4) “In the planning stage of a book, don’t plan the ending. It has to be earned by all that will go before it.” – Rose Tremain

5) “Don’t tell me the moon is shining; show me the glint of light on broken glass.” – Anton Chekhov

6) “Kill your darlings, kill your darlings, even when it breaks your egocentric little scribbler’s heart, kill your darlings.” – Stephen King

7) “Always carry a note-book. And I mean always. The short-term memory only retains information for three minutes; unless it is committed to paper you can lose an idea for ever.” – Will Self

8) “What I try to do is write. I may write for two weeks ‘the cat sat on the mat, that is that, not a rat.’ And it might be just the most boring and awful stuff. But I try. When I’m writing, I write. And then it’s as if the muse is convinced I’m serious and says, ‘Okay. Okay. I’ll come.'” – Maya Angelou

9) “Interesting verbs are seldom very interesting.” – Jonathan Franzen

10) “Remember: when people tell you something’s wrong or doesn’t work for them, they are almost always right. When they tell you exactly what they think is wrong and how to fix it, they are almost always wrong.” – Neil Gaiman

11) “I’m always pretending that I’m sitting across from somebody. I’m telling them a story, and I don’t want them to get up until it’s finished.” – James Patterson

12) “A short story must have a single mood and every sentence must build towards it.” – Edgar Allen Poe

13)  “If you are using dialogue – say it aloud as you write it. Only then will it have the sound of speech.” – John Steinbeck

14) “The nearest I have to a rule is a Post-it on the wall in front of my desk saying ‘Faire et se taire’ (Flaubert), which I translate for myself as ‘Shut up and get on with it.’” – Helen Simpson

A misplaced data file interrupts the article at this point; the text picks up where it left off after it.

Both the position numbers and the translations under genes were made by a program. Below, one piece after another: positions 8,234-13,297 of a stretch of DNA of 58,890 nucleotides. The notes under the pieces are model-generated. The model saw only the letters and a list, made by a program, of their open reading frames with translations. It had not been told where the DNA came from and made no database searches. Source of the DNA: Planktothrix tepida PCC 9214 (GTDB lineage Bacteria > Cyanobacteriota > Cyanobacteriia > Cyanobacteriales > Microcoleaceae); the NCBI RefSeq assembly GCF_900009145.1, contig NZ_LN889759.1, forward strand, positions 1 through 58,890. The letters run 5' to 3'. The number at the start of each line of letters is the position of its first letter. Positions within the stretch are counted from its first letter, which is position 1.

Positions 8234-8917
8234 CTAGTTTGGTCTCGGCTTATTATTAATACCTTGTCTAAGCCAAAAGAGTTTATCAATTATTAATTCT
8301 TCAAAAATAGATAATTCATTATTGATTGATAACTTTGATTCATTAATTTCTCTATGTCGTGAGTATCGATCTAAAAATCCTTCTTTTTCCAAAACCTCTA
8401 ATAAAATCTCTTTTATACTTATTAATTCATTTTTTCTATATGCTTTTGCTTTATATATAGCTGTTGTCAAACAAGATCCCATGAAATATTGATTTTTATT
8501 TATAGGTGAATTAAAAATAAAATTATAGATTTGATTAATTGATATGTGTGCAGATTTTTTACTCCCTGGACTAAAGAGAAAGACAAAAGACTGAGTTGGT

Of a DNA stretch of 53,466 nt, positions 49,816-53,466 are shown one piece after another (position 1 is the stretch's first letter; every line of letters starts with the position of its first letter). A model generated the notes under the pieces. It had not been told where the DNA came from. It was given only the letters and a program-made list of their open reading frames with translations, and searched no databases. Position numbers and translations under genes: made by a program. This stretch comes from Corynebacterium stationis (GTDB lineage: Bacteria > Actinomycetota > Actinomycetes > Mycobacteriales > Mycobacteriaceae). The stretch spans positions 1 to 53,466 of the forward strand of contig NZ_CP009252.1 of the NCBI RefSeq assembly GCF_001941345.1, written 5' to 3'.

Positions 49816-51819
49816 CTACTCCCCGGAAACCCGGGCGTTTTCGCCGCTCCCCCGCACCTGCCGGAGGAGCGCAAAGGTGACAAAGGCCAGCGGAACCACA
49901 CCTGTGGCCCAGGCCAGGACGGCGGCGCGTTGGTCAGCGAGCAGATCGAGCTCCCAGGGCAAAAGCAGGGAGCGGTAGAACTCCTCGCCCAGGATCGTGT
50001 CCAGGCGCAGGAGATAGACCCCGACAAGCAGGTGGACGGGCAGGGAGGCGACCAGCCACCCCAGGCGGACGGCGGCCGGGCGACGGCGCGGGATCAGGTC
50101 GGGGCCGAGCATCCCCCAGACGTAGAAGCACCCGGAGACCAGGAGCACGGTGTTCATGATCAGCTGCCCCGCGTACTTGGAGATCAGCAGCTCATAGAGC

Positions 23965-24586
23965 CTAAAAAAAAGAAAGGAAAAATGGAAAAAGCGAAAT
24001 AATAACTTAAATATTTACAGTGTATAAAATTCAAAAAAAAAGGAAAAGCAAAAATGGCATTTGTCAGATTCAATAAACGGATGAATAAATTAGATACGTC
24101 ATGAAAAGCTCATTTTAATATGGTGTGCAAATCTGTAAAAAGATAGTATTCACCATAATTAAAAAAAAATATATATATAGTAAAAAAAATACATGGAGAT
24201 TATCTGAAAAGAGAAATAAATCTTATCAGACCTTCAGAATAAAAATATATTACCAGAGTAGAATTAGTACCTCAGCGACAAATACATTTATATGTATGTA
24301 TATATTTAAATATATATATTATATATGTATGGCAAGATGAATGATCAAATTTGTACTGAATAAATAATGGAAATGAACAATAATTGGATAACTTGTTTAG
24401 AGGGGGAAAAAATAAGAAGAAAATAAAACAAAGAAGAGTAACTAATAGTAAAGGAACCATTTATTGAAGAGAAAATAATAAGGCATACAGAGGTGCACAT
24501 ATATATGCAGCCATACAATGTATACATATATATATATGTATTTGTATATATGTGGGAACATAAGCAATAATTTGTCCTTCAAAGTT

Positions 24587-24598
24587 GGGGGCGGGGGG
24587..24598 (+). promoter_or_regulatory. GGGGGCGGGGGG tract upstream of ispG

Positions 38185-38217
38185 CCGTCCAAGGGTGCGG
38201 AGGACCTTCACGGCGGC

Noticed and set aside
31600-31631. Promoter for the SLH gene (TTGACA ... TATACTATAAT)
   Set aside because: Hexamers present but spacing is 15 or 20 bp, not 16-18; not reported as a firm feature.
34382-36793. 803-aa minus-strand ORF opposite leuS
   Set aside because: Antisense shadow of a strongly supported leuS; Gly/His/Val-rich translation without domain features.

15) “Quantity produces quality. If you only write a few things, you’re doomed.” – Ray Bradbury

16) ” You never have to change anything you got up in the middle of the night to write.” – Saul Bellow

17) “Cut out all those exclamation marks. An exclamation mark is like laughing at your own joke.” – F. Scott Fitzgerald

18) “Laugh at your own jokes.” -Neil Gaiman

19) “I owe my success to having listened respectfully to the very best advice, and then going away and doing the exact opposite.” – G.K. Chesterton

20) “”You know that sickening feeling of inadequacy and over-exposure you feel when you look upon your own empurpled prose? Relax into the awareness that this ghastly sensation will never, ever leave you, no matter how successful and publicly lauded you become. It is intrinsic to the real business of writing and should be cherished.” – Will Self

As you can see, there are as many different opinions about writing as there are writers. Take what you will and discard the rest.

Which was your favourite tip? Are there any that I’ve missed? Comment down below and let me know what you think.


I don’t think “collect old postcards” was on the list, but that does nothing to stop my obsession. 


Writing Playlists For Every Mood


For me, writing and music are inexplicably bound. All my best writing occurs with a soundtrack behind it, and there’s nothing like a particularly emotive song to get those creative juices flowing.

Here are my ultimate writing playlists for every mood. If you try them out, let me know what you think in the comments below! I’d love to hear what your favourite music to write to is.